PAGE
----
Tuesday, November 5, 2013

Power vs. Leadership on the Reservation

Moving home to the Rosebud in July 2013 has brought so much of what I have learned about leadership to fruition.  My experiences have largely been working and living off-reservation for the past 16 years, with a couple of years mixed in on-reservation as well.

Some issues are the same, including the prevalent fear that many on the reservation have of returning Urban Indians like myself.  My assumption is that with outside education and experience, we bring about some type of "invisible threat" to the institutions and establishments on the reservation.  This breeds itself into rejection in many ways, shapes, and forms.  For example, I am very interested to find out soon if I will make it onto the Tribal Education Committee.  I applied two weeks ago.  Clearly, I am qualified to serve in a leadership role in my Tribe, with a bachelors and masters in education, teaching experience, and over twenty years of experience in the education field.  However, with all of the knowledge and experience behind me, I anticipate rejection and not being selected.

This brings to light the issue of power.  Power on the reservation is in the name of power.  It has no other precedent except status quo.  Status quo is maintained by whomever can remain the quietest and support the popular view, however much detriment it may bring to the people.  It runs quite the opposite of off-reservation life.  Off the reservation, a community is empowered by strong people who have a good background and much to offer in the field of education.  The community is strengthened by people with applicable experience; people who have walked the walk and talked the talk, and who have proven themselves to be good leaders outside of his/her own peer group or familiar group.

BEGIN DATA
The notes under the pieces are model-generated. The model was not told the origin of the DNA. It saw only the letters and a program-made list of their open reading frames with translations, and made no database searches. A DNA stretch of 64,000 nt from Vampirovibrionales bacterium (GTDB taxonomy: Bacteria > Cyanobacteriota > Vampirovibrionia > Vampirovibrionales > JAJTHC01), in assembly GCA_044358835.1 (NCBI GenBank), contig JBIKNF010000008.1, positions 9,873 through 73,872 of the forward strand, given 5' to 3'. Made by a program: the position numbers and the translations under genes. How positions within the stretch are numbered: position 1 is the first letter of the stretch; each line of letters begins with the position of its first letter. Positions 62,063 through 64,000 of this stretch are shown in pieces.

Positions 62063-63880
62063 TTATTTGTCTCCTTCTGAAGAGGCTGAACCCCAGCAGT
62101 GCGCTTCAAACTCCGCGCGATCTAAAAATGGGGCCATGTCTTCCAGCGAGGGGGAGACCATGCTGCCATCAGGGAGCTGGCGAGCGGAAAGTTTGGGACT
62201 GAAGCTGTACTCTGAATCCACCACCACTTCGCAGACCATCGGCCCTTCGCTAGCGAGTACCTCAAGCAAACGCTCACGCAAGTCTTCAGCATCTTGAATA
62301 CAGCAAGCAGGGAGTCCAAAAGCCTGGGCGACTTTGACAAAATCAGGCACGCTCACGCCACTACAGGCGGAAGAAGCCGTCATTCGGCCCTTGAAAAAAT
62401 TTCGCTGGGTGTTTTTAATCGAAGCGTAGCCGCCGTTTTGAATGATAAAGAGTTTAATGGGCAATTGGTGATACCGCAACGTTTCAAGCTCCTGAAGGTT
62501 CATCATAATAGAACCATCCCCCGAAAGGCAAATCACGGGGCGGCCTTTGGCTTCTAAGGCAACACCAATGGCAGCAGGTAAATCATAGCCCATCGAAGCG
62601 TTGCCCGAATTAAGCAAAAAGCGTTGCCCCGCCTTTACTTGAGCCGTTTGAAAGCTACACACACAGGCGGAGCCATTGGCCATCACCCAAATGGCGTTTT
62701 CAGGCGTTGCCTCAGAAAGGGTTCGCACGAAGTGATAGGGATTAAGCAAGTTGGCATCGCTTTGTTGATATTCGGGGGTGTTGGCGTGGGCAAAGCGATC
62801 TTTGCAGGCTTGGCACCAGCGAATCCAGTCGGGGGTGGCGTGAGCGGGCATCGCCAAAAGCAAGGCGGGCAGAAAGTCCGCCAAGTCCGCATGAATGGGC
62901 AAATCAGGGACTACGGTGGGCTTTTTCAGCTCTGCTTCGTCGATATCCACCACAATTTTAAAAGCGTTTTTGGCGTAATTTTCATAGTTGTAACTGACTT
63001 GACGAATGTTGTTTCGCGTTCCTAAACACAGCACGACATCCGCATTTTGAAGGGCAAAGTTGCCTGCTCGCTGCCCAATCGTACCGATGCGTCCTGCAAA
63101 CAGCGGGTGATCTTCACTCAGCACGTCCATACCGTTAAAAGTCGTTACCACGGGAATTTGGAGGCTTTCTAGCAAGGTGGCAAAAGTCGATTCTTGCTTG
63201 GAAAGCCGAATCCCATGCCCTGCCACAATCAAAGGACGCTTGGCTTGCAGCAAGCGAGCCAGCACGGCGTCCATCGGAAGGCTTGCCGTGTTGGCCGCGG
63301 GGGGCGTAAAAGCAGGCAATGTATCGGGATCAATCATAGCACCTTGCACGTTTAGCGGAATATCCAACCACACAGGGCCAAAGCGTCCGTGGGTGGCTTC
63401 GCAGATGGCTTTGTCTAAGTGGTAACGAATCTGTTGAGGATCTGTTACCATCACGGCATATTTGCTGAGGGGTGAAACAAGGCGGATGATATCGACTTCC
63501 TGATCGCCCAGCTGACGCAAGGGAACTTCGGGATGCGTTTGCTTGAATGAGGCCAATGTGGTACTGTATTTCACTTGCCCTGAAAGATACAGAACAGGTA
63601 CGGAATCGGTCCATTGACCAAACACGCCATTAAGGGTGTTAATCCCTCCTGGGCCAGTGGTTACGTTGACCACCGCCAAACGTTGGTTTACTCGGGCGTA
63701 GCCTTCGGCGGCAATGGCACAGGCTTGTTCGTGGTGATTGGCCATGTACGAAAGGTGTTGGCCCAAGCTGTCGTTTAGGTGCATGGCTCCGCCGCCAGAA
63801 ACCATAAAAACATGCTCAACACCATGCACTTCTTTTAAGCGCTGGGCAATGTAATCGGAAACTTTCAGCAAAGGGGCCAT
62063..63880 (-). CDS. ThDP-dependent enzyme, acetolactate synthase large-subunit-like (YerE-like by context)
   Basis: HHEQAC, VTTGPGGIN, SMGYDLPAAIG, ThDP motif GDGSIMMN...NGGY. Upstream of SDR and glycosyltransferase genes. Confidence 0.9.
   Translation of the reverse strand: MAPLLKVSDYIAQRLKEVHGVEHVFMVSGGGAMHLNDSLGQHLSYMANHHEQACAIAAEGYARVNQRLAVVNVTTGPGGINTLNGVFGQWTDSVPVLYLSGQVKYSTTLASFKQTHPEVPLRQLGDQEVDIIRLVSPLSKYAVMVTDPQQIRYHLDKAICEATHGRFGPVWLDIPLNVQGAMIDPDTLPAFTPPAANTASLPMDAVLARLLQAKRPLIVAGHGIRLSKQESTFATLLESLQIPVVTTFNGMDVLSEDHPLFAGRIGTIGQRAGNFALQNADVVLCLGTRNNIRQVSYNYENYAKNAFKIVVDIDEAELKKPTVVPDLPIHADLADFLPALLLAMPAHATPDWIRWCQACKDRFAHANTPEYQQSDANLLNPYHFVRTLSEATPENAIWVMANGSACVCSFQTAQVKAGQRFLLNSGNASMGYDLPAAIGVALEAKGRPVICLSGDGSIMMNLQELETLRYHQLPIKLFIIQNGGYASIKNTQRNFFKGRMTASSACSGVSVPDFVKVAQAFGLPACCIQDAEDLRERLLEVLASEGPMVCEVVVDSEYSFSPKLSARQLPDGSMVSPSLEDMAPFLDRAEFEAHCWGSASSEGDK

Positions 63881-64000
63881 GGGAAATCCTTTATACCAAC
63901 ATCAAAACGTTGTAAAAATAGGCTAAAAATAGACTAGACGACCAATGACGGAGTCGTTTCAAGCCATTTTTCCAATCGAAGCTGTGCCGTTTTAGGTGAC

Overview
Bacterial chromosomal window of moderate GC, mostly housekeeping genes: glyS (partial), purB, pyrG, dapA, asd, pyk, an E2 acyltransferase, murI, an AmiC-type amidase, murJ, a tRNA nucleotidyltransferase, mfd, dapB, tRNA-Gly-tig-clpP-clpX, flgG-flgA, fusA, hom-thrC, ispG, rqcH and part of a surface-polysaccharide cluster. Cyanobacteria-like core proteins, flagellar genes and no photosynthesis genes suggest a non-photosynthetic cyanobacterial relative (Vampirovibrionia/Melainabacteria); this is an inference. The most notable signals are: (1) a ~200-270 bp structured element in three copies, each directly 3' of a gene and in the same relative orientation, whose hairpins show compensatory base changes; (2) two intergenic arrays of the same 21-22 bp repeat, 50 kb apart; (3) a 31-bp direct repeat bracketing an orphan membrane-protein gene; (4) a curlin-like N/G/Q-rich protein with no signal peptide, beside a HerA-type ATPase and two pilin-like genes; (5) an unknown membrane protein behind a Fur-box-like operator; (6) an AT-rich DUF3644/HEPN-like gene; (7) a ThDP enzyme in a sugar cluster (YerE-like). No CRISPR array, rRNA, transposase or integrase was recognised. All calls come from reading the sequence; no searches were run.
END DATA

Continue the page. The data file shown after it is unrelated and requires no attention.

Power is for power's sake.  It is for the introduction of "I am the Director of ______."  Or, "I am the President of _________."  Micromanagement and asserting one's chest out full of the ability to chastise, berate, and criticize is often the mode of business.  It is a system full of power for the sake of being powerful.

All would be well, IF the children in our community had high school and college retention rates as high as those in successful communities.  It would be well if the balance of power were teaching students what they needed to know to be successful in a four year college education.  If the system of power for power's sake worked, we would be working, instead of hiding behind an unemployment rate of over 70-80 percent.  Our people would have money outside of the few days per month they are able to buy things that they needed for their families and homes.  Power for power's sake is power in a vacuum.

Leadership is lacking.  Leadership is what leads a people out of despair, out of poverty, and out of cultural disintegration.  Leadership is what people do who don't desire power, but who use the power they have for the good of a common goal, and work hard to equalize the world they live in for the constituents they represent.  It is not the idea of taking credit and leading with full charge of "don't question me" power.  It is as Nelson Mandela defines a leader... Someone who leads from behind and allows others to take credit for things they have done if necessary.  Leadership is taking the front line in the face of danger only, to shield people from the rampant abuse of power that lead to the problems that oppressed and impoverished a society of people for generations.

It is a somber moment to sit and reflect on the imbalance of power on the reservation.  It is a sad feeling to see the people who suffer, and those who go without.  It is hard to imagine a reservation beyond the statistics when power is power, and any challenge to the status quo is unpopular.

However, the last time that I checked, popularity might win an election, but it doesn't change failing systems, failing economies, or an oppressed and impoverished group of people.



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